Thursday, June 01, 2006

Prayer for the Cubs?

This was a very thought-provoking post, especially in the light of what I wrote a few days ago about praying for Barbaro. In particular, I was struck by this comment: "That the relative outcome of a baseball team is part of God's decree, his sovereign control in providence of everything that happens, is beyond question. But to suggest that the fortunes of a baseball team are indicative of answered prayer is, well, a stretch to say the least."

On one level, we would want to agree and say, "Well, of course praying for the Cubs' (or for any baseball team's) success is a pointless venture" (and I would especially affirm this as a St. Louis Cardinals fan). But would we really want to carry this out logically? For example, do we really want to say that the fortunes of a business are more important to God than the fortunes of a baseball team? Should I pray for my dad's business to succeed, but not for a friend's baseball team (a number of the Cardinals, for example, are believers)? Where do we draw the line?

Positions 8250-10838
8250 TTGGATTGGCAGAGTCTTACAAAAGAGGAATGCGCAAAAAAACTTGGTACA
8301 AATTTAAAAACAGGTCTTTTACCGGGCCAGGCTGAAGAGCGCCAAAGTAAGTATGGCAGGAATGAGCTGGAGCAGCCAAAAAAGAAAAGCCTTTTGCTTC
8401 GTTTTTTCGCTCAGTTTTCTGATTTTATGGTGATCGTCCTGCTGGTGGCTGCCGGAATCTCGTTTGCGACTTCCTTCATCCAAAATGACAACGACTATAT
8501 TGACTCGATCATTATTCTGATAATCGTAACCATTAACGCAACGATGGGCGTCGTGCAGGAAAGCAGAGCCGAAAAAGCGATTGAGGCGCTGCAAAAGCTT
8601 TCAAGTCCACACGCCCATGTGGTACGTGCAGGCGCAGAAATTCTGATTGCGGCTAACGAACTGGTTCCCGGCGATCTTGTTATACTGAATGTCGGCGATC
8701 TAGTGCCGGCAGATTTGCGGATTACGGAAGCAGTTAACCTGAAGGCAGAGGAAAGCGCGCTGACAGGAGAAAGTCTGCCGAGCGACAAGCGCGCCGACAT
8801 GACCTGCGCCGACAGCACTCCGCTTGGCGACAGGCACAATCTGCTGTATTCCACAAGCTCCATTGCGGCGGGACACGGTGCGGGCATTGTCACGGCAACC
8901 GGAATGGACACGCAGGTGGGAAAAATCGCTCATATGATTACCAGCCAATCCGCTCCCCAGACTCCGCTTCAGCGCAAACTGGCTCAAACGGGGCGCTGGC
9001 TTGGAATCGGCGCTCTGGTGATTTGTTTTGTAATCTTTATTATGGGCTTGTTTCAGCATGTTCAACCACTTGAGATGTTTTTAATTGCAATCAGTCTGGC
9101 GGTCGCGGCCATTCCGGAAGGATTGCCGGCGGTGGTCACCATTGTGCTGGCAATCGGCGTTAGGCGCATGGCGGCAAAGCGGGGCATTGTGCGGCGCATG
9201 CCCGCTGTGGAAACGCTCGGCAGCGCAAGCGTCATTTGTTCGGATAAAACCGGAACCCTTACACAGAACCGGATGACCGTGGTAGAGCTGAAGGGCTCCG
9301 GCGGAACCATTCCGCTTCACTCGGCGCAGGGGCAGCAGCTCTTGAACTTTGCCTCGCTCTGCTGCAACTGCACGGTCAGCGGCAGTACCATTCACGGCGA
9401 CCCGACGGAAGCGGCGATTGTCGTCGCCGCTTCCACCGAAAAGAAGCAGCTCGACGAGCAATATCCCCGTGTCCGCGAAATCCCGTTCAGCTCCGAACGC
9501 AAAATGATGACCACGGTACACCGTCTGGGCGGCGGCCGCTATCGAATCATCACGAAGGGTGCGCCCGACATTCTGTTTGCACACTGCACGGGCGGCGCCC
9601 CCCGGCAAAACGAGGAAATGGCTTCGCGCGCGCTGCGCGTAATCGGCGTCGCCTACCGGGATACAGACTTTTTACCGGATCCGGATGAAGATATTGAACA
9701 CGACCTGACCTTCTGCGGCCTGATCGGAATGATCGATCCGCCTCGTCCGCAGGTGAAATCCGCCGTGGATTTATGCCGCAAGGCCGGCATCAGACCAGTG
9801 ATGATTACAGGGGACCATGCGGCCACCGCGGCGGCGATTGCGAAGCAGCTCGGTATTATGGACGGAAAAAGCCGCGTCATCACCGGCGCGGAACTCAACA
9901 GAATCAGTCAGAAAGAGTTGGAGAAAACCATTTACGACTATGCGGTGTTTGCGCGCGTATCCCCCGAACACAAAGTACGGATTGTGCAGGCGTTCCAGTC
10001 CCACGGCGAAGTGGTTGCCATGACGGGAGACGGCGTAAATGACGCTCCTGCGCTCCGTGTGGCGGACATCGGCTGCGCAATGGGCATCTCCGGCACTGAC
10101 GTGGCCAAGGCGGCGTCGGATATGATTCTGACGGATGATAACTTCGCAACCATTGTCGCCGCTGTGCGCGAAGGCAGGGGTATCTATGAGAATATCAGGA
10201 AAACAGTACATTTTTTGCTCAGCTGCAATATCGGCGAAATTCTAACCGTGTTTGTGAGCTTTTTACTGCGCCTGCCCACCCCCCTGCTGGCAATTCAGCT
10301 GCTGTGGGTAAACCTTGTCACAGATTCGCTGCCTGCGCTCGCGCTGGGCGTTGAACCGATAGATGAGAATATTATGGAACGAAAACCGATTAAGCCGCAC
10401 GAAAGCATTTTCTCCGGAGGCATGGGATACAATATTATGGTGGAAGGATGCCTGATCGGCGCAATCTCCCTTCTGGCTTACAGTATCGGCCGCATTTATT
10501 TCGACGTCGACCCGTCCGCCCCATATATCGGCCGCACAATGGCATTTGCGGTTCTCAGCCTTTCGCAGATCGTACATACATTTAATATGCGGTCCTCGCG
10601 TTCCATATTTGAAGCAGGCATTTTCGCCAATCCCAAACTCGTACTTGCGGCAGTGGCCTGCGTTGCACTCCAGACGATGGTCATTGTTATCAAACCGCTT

Further, would it be "wrong" for the Christians on the Cubs to pray for their own team's success? Would it be wrong for a Christian business owner, who has a RFP out to another company, to pray that he wins the bid? Would it be wrong for a family to pray that their house sells quickly and at a good price (and so, they would "win" in the marketplace)?

I tend to think that if we begin to divide between "truly spiritual" prayer requests and less spiritual requests, then we will begin to believe that somehow our "regular" lives really aren't that important to God. And so, we no longer present our desires to God, we no longer carry on conversations with God; rather, we wait for those things that are "truly important," which ultimately means we will never really pray at all.

I also tend to think that if we were to take this all to its extreme, then it would give us a much smaller view of God. Suddenly our God is not intimately involved in our lives, granting us daily bread and minor victories as tokens of his great love and care; rather, we begin to believe that God is transcendent, other, and far too busy to think that the things I care about matter in the grand cosmic scheme of things. Our hearts come to reason, "Sure, he has decreed it all to happen, but he doesn't really care much about it and so, why should you?"